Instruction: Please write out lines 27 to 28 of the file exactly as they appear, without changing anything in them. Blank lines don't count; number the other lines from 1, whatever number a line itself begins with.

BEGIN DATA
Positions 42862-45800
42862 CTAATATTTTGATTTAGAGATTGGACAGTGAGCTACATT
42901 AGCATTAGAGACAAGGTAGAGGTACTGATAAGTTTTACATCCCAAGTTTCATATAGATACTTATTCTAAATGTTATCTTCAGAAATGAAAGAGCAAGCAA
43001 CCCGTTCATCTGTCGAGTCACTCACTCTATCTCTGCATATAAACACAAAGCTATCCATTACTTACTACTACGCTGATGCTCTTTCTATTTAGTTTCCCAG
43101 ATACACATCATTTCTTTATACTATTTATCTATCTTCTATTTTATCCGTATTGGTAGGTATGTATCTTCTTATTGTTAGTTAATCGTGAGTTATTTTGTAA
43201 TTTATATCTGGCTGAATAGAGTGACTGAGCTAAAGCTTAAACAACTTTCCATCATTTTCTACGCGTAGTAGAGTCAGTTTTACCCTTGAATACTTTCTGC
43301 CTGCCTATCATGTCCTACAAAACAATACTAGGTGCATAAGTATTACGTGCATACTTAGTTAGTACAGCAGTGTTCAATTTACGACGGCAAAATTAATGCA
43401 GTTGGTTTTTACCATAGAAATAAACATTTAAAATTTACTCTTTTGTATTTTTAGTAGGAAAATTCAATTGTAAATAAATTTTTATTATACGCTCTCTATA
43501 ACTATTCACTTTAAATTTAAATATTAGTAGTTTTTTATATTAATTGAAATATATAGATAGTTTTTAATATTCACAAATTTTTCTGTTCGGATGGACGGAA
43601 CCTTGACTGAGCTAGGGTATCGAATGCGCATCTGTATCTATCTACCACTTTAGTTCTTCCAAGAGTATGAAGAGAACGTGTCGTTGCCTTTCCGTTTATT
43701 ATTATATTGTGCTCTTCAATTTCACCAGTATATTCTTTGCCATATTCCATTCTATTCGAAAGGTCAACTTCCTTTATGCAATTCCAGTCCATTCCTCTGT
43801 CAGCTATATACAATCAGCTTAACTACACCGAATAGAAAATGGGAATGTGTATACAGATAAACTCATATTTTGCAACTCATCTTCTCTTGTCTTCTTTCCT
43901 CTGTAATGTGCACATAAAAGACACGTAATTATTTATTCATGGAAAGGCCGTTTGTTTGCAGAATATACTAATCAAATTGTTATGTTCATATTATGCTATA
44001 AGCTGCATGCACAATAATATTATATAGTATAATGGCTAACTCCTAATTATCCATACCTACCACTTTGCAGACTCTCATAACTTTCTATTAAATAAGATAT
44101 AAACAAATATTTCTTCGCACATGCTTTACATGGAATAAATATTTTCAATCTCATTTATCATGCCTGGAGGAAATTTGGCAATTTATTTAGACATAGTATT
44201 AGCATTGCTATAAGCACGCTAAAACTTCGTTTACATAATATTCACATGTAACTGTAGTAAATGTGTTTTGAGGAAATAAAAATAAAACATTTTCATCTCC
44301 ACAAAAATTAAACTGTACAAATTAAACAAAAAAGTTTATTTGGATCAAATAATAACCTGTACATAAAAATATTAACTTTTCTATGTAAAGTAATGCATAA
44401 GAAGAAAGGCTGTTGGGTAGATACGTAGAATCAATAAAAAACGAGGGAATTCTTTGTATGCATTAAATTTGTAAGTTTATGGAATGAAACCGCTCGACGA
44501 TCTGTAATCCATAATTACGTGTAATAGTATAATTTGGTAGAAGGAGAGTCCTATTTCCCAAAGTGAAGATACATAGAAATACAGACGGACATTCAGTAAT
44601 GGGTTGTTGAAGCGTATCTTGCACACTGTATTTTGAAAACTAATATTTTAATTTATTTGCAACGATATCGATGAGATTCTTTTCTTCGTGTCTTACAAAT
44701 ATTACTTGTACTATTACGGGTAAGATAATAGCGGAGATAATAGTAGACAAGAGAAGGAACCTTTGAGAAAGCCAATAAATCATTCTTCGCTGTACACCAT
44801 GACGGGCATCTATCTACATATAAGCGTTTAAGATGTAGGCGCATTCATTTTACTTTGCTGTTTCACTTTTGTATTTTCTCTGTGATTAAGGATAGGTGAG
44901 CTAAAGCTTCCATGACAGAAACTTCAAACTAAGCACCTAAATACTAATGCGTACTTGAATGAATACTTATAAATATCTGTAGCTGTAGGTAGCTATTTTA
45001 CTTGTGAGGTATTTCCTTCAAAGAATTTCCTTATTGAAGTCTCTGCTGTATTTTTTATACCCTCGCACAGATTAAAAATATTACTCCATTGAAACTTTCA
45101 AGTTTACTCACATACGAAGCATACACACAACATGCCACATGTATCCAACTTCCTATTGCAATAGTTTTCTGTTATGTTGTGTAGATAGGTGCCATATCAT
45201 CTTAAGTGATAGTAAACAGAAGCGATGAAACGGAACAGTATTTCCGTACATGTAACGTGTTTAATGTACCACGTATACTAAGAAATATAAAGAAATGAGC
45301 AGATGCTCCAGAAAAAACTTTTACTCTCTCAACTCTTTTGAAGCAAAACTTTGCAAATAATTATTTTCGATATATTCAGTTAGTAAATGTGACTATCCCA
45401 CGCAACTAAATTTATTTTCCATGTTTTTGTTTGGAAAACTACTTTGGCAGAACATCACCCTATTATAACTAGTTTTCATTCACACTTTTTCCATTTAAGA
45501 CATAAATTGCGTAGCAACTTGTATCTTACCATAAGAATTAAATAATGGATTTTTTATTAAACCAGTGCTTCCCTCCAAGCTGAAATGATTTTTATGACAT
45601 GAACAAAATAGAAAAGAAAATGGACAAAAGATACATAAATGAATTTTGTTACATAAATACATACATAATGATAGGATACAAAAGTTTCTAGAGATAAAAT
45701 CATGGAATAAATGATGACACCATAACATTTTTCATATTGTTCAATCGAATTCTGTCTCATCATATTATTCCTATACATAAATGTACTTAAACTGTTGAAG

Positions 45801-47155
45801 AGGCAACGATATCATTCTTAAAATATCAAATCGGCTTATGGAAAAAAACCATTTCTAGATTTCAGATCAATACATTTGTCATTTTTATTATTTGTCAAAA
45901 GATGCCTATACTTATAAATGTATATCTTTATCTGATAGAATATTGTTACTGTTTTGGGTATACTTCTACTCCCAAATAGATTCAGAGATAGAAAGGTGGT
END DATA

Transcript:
45301 AGATGCTCCAGAAAAAACTTTTACTCTCTCAACTCTTTTGAAGCAAAACTTTGCAAATAATTATTTTCGATATATTCAGTTAGTAAATGTGACTATCCCA
45401 CGCAACTAAATTTATTTTCCATGTTTTTGTTTGGAAAACTACTTTGGCAGAACATCACCCTATTATAACTAGTTTTCATTCACACTTTTTCCATTTAAGA